Graham Walker, 12 October 1989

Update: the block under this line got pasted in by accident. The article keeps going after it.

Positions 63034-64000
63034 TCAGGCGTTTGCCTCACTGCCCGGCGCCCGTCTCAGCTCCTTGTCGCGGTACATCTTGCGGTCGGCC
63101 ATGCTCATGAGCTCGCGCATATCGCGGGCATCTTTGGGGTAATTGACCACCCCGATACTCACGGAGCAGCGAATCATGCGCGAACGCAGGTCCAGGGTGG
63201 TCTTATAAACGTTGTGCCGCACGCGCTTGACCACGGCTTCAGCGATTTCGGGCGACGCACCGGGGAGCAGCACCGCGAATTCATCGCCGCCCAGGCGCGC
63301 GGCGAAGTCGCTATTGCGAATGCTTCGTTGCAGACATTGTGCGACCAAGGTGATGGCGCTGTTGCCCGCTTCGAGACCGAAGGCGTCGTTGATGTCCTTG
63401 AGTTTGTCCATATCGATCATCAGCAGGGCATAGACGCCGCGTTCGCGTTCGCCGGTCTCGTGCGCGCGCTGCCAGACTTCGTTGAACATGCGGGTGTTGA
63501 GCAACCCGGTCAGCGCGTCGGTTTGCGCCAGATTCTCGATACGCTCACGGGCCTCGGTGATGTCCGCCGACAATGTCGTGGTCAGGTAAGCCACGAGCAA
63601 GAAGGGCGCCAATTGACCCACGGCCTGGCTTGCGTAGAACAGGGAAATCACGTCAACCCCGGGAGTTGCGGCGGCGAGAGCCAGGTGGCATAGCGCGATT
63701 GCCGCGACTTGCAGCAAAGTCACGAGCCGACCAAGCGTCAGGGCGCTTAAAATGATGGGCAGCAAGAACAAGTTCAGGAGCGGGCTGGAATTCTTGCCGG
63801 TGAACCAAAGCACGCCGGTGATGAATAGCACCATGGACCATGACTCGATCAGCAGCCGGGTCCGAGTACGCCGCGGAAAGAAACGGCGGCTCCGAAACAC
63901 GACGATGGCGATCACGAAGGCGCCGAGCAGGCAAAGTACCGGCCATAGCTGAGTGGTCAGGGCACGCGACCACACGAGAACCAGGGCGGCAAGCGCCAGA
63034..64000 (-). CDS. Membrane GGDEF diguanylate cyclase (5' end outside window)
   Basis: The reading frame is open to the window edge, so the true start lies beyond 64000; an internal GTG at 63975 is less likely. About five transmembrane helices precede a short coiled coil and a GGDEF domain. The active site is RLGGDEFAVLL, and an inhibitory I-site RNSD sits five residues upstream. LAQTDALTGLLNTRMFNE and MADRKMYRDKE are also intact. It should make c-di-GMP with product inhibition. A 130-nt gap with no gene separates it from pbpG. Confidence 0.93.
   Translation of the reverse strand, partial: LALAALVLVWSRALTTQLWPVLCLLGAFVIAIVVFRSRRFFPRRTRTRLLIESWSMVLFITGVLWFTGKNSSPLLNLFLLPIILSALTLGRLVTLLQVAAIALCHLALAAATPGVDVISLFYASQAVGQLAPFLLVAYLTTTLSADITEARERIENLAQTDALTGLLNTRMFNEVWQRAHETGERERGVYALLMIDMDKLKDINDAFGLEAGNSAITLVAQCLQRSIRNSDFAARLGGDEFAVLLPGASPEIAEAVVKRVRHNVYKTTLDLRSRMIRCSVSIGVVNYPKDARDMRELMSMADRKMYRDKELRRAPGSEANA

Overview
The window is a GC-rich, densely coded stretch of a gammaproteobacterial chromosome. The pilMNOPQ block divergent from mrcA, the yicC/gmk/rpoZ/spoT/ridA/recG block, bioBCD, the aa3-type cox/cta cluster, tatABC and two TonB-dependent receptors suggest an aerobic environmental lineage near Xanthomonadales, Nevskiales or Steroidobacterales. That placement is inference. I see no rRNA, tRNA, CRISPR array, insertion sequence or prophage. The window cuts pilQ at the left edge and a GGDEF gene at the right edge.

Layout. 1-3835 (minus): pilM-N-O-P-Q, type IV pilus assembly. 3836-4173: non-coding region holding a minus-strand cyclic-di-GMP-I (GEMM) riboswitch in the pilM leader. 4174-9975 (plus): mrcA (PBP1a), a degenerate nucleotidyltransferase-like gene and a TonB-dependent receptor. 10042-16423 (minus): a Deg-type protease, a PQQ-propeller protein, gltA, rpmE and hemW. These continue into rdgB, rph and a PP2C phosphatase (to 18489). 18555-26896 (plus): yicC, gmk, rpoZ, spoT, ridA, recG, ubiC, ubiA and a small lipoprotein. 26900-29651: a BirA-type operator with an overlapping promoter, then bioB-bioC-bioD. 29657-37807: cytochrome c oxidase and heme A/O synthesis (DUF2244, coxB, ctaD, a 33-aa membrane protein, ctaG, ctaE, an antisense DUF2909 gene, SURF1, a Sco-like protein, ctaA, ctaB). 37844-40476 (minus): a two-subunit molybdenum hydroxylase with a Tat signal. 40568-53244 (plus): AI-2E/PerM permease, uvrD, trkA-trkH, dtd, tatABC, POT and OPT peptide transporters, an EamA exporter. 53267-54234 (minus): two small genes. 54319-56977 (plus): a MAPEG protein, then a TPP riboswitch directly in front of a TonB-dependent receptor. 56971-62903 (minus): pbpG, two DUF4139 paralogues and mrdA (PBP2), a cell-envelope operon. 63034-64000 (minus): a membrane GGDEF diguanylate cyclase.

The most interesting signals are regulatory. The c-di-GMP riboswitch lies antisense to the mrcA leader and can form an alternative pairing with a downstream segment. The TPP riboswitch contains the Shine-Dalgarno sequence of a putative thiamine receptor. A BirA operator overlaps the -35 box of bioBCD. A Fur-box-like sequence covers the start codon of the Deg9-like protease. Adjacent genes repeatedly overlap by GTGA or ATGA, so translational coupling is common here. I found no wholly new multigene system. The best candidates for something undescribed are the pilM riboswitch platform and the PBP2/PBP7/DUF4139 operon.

James Connolly is not a figure historians can confidently aspire to demythologise. His importance in Irish history lies as much in the images which have been fashioned of him as in his actual writings and actions. Images and myths, of course, are central to the creed of Irish nationalism, and it is hardly surprising, therefore, that many influential ones have been constructed around the only leader, and martyr, of the Easter Rising of 1916 with a socialist reputation. These myths have been further reinforced by the continuing topicality and intractability of issues which exercised Connolly and whose complexity is part of the problem in assessing him. I refer, primarily, to the sectarian and national divisions in Northern Ireland, but also to the extraordinary hold of the Roman Catholic Church over the mass of the people in Ireland, and the weakness of socialism – or, indeed, social democracy – in any part of Ireland.